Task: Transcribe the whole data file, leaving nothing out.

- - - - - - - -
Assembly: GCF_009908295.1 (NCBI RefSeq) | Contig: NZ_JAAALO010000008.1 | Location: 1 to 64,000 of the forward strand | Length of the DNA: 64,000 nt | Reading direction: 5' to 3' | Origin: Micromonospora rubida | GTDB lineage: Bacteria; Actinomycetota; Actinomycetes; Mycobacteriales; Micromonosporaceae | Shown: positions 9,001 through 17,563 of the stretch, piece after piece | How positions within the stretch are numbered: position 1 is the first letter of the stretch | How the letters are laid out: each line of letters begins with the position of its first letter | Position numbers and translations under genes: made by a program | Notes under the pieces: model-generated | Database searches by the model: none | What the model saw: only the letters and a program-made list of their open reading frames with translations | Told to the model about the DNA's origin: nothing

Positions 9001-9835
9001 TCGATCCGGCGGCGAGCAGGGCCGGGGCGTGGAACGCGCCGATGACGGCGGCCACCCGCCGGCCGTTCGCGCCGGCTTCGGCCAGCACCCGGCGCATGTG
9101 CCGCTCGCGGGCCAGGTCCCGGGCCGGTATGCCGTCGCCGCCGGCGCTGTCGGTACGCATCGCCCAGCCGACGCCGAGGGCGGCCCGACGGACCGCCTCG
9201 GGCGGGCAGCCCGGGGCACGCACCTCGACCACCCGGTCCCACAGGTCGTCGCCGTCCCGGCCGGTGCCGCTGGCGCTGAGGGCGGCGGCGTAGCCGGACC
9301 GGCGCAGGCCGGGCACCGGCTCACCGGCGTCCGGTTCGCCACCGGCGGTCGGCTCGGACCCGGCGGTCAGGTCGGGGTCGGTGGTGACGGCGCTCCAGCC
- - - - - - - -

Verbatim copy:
Assembly: GCF_009908295.1 (NCBI RefSeq) | Contig: NZ_JAAALO010000008.1 | Location: 1 to 64,000 of the forward strand | Length of the DNA: 64,000 nt | Reading direction: 5' to 3' | Origin: Micromonospora rubida | GTDB lineage: Bacteria; Actinomycetota; Actinomycetes; Mycobacteriales; Micromonosporaceae | Shown: positions 9,001 through 17,563 of the stretch, piece after piece | How positions within the stretch are numbered: position 1 is the first letter of the stretch | How the letters are laid out: each line of letters begins with the position of its first letter | Position numbers and translations under genes: made by a program | Notes under the pieces: model-generated | Database searches by the model: none | What the model saw: only the letters and a program-made list of their open reading frames with translations | Told to the model about the DNA's origin: nothing

Positions 9001-9835
9001 TCGATCCGGCGGCGAGCAGGGCCGGGGCGTGGAACGCGCCGATGACGGCGGCCACCCGCCGGCCGTTCGCGCCGGCTTCGGCCAGCACCCGGCGCATGTG
9101 CCGCTCGCGGGCCAGGTCCCGGGCCGGTATGCCGTCGCCGCCGGCGCTGTCGGTACGCATCGCCCAGCCGACGCCGAGGGCGGCCCGACGGACCGCCTCG
9201 GGCGGGCAGCCCGGGGCACGCACCTCGACCACCCGGTCCCACAGGTCGTCGCCGTCCCGGCCGGTGCCGCTGGCGCTGAGGGCGGCGGCGTAGCCGGACC
9301 GGCGCAGGCCGGGCACCGGCTCACCGGCGTCCGGTTCGCCACCGGCGGTCGGCTCGGACCCGGCGGTCAGGTCGGGGTCGGTGGTGACGGCGCTCCAGCC